Monday, May 04, 2009

What the Bleep?

In my latest FindLaw column, I discuss the Supreme Court's recent decision in FCC v. Fox Television Stations, Inc., which upholds the FCC's "fleeting expletives" rule against an administrative law challenge. Among other things, I call attention to the peculiarity that Justice Scalia's opinion for the Court uses the terms "S-Word" and "F-Word" in place of "shit" and "fuck" respectively. Here I'd like to explore another point about profanity that I don't address in the column.

In challenging the FCC policy, Fox and the other broadcast tv networks argued, among other things, that profanity (at least of the fleeting variety) is so commonplace, that it's futile to try to protect the sensibilities of children by keeping it off prime-time tv. The Second Circuit had accepted this argument, reasoning that today's youth "likely hear this language far more often from other sources than they did in the 1970's when the Commission first began sanctioning indecent speech." But Justice Scalia purported to turn this argument around. He wrote:
The Commission could reasonably conclude that the pervasiveness of foul language, and the coarsening of public entertainment in other media such as cable, justify more stringent regulation of broadcast programs so as to give conscientious parents a relatively safe haven for their children.
On its face, this makes little sense. The point urged by the broadcasters and accepted by the Second Circuit was that once kids are old enough to operate a tv or an internet-accessible computer on their own, they will be exposed to profanity, whether or not their parents approve.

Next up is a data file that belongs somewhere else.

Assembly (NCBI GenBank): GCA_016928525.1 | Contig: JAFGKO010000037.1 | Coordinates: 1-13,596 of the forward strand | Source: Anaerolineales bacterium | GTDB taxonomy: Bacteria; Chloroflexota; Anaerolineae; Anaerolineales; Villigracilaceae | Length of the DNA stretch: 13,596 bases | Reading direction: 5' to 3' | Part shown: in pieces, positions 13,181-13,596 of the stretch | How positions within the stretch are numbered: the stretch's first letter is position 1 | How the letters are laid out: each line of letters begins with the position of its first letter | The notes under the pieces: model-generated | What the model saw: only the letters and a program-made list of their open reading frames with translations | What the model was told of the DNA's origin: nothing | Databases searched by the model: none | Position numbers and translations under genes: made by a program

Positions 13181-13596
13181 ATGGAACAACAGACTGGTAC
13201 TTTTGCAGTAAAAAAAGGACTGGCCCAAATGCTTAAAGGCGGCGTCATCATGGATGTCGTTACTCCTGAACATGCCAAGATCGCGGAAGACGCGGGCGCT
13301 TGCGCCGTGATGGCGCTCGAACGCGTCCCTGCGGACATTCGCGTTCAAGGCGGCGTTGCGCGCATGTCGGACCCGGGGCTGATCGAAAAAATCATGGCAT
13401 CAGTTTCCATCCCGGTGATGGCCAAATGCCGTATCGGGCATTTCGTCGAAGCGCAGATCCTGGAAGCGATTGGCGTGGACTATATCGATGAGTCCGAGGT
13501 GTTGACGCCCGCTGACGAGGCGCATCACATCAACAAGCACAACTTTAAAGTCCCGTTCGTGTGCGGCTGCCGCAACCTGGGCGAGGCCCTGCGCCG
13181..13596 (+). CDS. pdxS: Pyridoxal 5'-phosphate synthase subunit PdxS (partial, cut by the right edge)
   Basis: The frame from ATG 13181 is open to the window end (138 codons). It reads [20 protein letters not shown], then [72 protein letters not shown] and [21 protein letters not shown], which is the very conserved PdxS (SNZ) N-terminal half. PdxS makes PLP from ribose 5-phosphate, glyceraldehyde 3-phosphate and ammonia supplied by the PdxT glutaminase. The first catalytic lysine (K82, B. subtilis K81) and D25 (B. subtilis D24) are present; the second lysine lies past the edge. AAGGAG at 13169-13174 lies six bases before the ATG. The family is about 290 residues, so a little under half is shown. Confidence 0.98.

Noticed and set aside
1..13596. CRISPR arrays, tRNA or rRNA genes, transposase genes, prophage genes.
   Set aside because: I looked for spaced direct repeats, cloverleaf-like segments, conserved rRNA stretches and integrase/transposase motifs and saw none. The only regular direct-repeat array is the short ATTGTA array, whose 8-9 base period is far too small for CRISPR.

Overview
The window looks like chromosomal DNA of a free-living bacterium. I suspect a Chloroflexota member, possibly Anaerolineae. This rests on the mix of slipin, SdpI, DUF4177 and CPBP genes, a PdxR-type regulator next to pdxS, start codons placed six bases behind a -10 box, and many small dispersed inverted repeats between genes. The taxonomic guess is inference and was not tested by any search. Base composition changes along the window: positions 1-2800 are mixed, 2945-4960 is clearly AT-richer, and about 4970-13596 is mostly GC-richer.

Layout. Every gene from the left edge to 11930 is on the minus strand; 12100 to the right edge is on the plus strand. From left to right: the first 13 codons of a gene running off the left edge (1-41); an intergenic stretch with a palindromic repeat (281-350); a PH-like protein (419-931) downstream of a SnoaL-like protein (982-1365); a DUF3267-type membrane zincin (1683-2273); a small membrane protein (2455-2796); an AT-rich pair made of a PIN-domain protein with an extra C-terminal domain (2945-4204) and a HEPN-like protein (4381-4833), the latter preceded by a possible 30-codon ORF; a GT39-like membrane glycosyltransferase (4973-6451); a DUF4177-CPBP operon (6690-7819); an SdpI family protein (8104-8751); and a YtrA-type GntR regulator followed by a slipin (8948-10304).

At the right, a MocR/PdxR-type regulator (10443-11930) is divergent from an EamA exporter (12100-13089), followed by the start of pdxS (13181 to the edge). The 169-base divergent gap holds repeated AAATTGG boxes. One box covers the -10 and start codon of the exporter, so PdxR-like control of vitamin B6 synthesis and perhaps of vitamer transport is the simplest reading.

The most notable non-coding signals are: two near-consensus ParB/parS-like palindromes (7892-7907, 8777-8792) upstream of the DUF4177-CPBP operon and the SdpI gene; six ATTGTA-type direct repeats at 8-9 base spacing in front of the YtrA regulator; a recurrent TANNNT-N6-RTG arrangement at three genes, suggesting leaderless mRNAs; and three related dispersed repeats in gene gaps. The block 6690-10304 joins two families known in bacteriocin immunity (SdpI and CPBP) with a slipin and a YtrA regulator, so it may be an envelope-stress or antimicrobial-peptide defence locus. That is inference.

I believe, however, that Justice Scalia was making a somewhat different point. He was not suggesting that it is possible for parents to shield kids from the words "shit" and "fuck." Rather, he was arguing, as he says expressly elsewhere in his opinion, that the problem with carrying these expletives on prime-time tv is that doing so conveys a message to children that their use is "normal and appropriate."

I'll grant that there is something to that point, but I don't think it goes nearly as far as Justice Scalia believes, precisely because of the "bleeping" technology that the FCC found crucial. A child who sees and hears Bono say "fucking" on TV gets exactly the same message as a child who sees Bono mouth the word "fucking" while hearing a bleep. The child learns that the people who run tv have a rule requiring that "fuck" and its variants must be bleeped out, even while also learning that people say the word anyway.

The near-pointlessness of bleeping is well illustrated by the closely related phenomenon of substituting a similar-sounding-but-not-profane word for the profanity, as in a 1989 SNL sketch that substituted "funk" for "fuck," or, more profoundly, by Norman Mailer's magnificent 1948 novel of WWII Pacific combat, The Naked and the Dead, in which, at the insistence of his publisher, Mailer had to substitute "fuggin" for "fucking" throughout the book. No one who knows the actual word "fuck" is either fooled or protected by such substitutions. So what the fug is their point?

Posted by Mike Dorf


Tammy said...

I think this issue underscores an invisible struggle between a generation whose cultural values orbited more around protecting the "sanctity" of children's right to an unblemished childhood, and the generation to which my 13-year-old belongs, in which that particular horse is already out of the barn and 10 miles down the road.

While we're trying, futilely, to protect our kids from bad words on television, my daughter sees crime, drug use and abuse, pregnancy and even domestic violence among her peer group. While we're worrying about the "F-word" on television, she worries about her 17-year-old classmate who's trying to finish high school while raising a baby. While we're worrying about fictional portrayals of drug use on television, the genuine article is readily available for sale in most schools in our city. While we're worrying about television violence, a teenage boy was shot by members of a rival gang while walking down the street outside school. And I don't live in an urban metropolis, either, but in small-town California.